• Inspiratory reserve volume
– Amount of air inspired forcefully after inspiration of normal tidal volume

• Expiratory reserve volume
– Amount of air forcefully expired after expiration of normal tidal volume

• Residual volume
– Volume of air remaining in respiratory passages and lungs after the most forceful expiration

Pulmonary Capacities
• Inspiratory capacity
– Tidal volume plus inspiratory reserve volume

• Functional residual capacity
– Expiratory reserve volume plus the residual volume

• Vital capacity
– Sum of inspiratory reserve volume, tidal volume, and expiratory reserve volume

• Total lung capacity
– Sum of inspiratory and expiratory reserve volumes plus the tidal volume and residual volume

Spirometer and Lung Volumes/Capacities

Minute and Alveolar Ventilation
• Minute ventilation: Total amount of air moved into and out of respiratory system per minute • Respiratory rate or frequency: Number of breaths taken per minute • Anatomic dead space: Part of respiratory system where gas exchange does not take place • Alveolar ventilation: How much air per minute enters the parts of the respiratory system in which gas exchange takes place

Physical Principles of Gas Exchange
• Partial pressure
– The pressure exerted by each type of gas in a mixture – Dalton’s law – Water vapor pressure

• Diffusion of gases through liquids
– Concentration of a gas in a liquid is determined by its partial pressure and its solubility coefficient – Henry’s law

Physical Principles of Gas Exchange
• Diffusion of gases through the respiratory membrane
– Depends on membrane’s thickness, the diffusion coefficient of gas, surface areas of membrane, partial pressure of gases in alveoli and blood

• Relationship between ventilation and pulmonary capillary flow
– Increased ventilation or increased pulmonary capillary blood flow increases gas exchange – Physiologic shunt is deoxygenated blood returning from lungs

Oxygen and Carbon Dioxide Diffusion Gradients
• Oxygen
– Moves from alveoli into blood. Blood is almost completely saturated with oxygen when it leaves the capillary – P02 in blood decreases because of mixing with deoxygenated blood – Oxygen moves from tissue capillaries into the tissues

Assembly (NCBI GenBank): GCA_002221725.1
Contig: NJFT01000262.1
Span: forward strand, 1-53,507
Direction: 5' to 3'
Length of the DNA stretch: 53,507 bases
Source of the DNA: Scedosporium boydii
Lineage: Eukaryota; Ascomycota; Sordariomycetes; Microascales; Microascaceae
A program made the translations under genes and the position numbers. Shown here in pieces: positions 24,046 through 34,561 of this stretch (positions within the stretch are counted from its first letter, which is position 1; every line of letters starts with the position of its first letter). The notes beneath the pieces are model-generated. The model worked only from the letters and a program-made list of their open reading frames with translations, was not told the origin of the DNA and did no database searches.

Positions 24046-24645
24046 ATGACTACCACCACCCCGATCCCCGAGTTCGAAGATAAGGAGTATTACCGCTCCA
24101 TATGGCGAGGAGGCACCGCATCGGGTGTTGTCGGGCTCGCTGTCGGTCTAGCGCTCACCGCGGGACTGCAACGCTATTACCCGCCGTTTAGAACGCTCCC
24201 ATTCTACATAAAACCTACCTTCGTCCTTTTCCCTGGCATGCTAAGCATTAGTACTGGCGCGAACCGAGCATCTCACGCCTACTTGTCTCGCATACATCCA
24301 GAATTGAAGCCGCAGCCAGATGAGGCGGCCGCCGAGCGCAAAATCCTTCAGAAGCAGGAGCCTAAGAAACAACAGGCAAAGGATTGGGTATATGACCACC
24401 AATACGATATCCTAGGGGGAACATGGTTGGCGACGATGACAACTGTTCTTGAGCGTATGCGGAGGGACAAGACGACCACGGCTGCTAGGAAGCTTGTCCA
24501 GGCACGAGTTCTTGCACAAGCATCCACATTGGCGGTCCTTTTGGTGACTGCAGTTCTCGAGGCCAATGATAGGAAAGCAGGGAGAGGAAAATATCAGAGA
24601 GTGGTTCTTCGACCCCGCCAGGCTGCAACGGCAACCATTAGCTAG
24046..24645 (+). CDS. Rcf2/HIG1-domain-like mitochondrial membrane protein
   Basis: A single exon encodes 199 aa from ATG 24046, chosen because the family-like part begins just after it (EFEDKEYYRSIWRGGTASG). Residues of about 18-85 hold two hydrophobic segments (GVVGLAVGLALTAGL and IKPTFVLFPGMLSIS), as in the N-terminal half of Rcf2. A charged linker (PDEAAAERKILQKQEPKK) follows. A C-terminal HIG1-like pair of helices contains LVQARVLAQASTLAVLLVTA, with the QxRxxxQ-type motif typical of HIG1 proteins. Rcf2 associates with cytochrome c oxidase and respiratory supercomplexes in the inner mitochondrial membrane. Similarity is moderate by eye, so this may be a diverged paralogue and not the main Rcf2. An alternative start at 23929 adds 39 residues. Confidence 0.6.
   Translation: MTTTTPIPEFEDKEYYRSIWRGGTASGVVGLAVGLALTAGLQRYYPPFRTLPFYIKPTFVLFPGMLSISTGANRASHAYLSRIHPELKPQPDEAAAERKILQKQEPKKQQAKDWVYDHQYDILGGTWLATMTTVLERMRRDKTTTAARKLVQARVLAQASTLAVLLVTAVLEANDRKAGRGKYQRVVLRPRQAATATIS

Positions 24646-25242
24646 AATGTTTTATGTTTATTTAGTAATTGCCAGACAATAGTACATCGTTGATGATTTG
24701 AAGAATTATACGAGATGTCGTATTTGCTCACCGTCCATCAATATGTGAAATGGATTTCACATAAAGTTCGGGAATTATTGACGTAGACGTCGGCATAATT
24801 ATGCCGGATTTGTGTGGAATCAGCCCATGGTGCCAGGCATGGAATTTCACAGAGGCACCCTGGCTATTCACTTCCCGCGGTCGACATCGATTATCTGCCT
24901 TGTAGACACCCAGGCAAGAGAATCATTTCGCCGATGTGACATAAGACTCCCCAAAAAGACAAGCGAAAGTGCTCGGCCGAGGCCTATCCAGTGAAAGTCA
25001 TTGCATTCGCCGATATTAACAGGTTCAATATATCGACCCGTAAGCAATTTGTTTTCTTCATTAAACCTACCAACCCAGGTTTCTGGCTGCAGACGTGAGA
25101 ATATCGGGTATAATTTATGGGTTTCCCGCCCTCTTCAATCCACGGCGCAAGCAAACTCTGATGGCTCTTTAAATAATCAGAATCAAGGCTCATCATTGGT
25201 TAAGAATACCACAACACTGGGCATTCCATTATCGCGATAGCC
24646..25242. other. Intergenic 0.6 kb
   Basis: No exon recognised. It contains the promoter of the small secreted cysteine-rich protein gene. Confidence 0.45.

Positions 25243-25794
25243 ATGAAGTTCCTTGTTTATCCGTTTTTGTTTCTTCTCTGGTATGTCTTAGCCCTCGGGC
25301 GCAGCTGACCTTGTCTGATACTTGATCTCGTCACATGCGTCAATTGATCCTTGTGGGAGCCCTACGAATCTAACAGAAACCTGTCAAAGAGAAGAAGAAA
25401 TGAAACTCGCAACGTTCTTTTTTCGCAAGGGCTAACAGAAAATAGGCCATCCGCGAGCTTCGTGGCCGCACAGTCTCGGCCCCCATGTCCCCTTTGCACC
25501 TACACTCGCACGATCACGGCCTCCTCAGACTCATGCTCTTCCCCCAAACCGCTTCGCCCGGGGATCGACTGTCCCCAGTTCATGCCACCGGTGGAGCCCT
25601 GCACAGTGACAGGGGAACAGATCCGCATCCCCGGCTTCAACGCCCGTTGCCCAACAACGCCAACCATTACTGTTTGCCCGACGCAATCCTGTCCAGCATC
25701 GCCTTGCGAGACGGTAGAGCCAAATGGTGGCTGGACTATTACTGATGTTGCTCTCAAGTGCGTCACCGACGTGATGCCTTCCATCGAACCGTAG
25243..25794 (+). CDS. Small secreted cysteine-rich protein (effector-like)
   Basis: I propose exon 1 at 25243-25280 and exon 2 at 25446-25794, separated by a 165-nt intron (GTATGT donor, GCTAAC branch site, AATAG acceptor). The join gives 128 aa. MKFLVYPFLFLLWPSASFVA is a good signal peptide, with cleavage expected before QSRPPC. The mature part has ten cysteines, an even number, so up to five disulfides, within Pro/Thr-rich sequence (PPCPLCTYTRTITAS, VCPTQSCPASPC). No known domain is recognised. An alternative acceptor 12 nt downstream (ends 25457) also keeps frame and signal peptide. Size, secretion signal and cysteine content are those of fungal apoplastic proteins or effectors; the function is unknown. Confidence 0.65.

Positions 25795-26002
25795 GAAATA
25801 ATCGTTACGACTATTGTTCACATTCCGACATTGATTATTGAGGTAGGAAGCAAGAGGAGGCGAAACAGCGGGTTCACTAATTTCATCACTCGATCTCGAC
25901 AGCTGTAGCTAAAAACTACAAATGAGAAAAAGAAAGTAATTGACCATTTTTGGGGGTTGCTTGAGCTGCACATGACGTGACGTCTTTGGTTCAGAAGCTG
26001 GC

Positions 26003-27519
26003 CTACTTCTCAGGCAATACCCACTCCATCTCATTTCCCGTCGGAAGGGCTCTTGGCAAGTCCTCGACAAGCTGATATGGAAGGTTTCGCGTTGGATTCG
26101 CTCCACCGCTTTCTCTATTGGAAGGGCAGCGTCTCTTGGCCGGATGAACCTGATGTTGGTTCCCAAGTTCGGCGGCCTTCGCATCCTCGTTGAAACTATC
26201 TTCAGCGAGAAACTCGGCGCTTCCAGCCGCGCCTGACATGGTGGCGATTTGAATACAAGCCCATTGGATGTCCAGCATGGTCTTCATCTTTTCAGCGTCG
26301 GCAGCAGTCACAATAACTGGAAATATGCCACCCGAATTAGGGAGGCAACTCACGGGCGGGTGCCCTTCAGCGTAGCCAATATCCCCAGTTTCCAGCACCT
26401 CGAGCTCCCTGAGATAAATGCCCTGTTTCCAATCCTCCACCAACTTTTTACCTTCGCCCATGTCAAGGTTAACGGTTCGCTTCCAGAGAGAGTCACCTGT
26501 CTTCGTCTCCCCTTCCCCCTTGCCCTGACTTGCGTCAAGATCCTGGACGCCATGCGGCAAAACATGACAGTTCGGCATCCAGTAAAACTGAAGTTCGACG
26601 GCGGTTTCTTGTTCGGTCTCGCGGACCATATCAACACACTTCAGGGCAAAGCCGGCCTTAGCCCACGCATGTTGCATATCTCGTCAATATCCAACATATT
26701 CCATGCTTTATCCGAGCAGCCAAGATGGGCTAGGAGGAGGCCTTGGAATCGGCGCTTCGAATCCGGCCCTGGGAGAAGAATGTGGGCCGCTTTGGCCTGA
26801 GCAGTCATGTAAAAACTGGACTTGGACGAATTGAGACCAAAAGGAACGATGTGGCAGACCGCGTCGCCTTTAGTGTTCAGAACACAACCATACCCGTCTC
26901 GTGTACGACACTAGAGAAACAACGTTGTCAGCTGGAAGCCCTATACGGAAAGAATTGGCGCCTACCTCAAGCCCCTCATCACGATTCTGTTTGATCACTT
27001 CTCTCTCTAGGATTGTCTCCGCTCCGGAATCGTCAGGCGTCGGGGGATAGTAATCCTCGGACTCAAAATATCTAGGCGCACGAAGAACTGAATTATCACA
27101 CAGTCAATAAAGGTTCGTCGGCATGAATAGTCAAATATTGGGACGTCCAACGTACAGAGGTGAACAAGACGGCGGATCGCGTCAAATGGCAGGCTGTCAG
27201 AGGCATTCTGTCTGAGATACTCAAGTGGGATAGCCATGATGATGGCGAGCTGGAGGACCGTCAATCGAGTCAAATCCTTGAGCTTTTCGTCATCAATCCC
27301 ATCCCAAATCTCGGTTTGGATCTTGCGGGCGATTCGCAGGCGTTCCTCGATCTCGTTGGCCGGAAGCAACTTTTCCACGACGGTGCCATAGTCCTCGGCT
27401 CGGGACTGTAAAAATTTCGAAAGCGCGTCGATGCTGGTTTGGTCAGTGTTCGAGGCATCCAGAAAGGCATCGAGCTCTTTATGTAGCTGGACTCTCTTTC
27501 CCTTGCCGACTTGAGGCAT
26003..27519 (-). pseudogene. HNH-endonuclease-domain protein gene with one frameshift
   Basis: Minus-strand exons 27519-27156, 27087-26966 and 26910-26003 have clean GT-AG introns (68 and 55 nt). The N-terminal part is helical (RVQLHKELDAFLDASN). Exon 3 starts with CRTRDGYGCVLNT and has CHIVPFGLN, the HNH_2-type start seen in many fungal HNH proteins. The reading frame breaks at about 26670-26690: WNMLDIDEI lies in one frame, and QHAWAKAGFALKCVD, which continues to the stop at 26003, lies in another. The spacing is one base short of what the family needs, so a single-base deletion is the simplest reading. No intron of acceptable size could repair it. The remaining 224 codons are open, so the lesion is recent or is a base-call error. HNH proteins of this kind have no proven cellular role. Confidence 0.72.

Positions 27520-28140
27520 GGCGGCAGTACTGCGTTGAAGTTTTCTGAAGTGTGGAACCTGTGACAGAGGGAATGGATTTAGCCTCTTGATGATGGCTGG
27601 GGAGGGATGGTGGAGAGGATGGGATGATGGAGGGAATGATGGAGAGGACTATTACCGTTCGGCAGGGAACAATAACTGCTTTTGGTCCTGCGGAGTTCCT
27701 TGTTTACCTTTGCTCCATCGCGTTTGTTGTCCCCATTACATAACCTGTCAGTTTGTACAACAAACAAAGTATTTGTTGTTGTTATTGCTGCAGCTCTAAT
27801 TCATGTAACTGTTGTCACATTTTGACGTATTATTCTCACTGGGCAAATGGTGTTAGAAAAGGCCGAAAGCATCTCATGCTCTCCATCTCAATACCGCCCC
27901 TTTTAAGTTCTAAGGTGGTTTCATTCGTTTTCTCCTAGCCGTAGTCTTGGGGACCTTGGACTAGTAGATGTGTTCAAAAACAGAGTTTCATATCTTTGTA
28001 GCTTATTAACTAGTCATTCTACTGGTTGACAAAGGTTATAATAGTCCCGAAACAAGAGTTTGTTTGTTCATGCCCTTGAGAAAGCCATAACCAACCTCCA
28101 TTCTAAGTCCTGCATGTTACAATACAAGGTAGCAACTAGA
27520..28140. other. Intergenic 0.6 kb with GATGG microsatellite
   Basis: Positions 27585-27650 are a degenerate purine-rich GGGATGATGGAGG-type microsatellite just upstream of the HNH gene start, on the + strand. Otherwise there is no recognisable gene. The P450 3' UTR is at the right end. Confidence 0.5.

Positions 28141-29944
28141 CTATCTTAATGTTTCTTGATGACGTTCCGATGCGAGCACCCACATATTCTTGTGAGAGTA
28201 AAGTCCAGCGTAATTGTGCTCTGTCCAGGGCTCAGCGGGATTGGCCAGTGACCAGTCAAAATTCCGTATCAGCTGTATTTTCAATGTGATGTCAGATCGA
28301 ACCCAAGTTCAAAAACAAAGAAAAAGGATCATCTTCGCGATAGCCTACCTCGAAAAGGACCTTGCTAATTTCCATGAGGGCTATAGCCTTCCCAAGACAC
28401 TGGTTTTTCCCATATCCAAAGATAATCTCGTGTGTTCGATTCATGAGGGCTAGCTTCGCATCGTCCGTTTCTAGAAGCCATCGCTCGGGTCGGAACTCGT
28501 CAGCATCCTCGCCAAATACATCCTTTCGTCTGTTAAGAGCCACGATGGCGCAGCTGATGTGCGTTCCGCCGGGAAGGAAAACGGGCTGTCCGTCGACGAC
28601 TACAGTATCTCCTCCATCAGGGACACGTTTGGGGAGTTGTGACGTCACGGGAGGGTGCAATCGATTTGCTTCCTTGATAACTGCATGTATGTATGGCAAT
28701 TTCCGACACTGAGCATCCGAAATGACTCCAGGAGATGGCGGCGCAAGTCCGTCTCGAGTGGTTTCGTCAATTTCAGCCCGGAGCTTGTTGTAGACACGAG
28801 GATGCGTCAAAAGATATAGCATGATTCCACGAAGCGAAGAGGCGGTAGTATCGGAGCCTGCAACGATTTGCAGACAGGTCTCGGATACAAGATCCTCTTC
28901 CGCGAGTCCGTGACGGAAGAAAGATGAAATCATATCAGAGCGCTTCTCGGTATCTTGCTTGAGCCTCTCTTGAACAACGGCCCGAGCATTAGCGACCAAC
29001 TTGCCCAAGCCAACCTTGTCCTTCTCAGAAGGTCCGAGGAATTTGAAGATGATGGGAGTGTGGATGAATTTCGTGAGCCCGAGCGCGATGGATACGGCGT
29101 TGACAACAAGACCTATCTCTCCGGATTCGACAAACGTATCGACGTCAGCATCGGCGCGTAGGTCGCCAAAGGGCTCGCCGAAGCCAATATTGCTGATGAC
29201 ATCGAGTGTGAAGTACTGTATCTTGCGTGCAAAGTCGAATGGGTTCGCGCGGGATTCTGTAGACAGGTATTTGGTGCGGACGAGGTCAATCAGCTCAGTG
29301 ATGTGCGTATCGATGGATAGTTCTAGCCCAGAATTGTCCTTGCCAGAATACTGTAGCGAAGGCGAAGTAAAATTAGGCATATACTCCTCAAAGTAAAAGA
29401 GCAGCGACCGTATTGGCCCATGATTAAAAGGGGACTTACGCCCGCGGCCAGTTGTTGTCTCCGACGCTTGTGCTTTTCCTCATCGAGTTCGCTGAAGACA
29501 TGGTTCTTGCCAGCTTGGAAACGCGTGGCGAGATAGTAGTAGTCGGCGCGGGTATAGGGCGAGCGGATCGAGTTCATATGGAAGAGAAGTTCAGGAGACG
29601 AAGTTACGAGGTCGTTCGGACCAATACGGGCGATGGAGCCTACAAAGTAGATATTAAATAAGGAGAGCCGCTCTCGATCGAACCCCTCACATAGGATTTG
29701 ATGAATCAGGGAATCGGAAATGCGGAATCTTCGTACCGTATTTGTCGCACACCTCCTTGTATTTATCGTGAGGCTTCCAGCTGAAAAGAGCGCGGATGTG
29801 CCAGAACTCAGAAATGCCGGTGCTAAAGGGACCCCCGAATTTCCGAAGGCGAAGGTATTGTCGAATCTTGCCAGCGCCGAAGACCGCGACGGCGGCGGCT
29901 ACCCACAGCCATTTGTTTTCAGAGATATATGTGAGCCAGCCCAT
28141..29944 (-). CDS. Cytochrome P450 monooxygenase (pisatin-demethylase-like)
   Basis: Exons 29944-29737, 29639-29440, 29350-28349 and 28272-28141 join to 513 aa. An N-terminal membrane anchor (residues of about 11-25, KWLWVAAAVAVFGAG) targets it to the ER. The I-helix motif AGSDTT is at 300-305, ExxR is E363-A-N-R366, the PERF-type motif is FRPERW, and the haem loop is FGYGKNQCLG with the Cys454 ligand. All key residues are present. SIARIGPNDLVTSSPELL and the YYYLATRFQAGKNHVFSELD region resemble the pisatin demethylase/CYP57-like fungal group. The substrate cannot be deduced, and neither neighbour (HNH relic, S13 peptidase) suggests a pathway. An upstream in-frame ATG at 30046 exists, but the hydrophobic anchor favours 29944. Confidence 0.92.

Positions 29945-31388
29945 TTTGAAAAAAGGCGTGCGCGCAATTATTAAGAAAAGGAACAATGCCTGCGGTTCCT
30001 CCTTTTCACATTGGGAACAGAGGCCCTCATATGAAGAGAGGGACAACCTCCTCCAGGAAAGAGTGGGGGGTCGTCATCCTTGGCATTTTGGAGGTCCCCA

• Carbon dioxide
– Moves from tissues into tissue capillaries – Moves from pulmonary capillaries into the alveoli

Changes in Partial Pressures

Hemoglobin and Oxygen Transport
• Oxygen is transported by hemoglobin (98.5%) and is dissolved in plasma (1.5%) • Oxygen-hemoglobin dissociation curve shows that hemoglobin is almost completely saturated when P02 is 80 mm Hg or above. At lower partial pressures, the hemoglobin releases oxygen. • A shift of the curve to the left because of an increase in pH, a decrease in carbon dioxide, or a decrease in temperature results in an increase in the ability of hemoglobin to hold oxygen

Hemoglobin and Oxygen Transport
• A shift of the curve to the right because of a decrease in pH, an increase in carbon dioxide, or an increase in temperature results in a decrease in the ability of hemoglobin to hold oxygen • The substance 2.3-bisphosphoglycerate increases the ability of hemoglobin to release oxygen • Fetal hemoglobin has a higher affinity for oxygen than does maternal

Oxygen-Hemoglobin Dissociation Curve at Rest

Bohr effect:

Temperature effects:

Shifting the Curve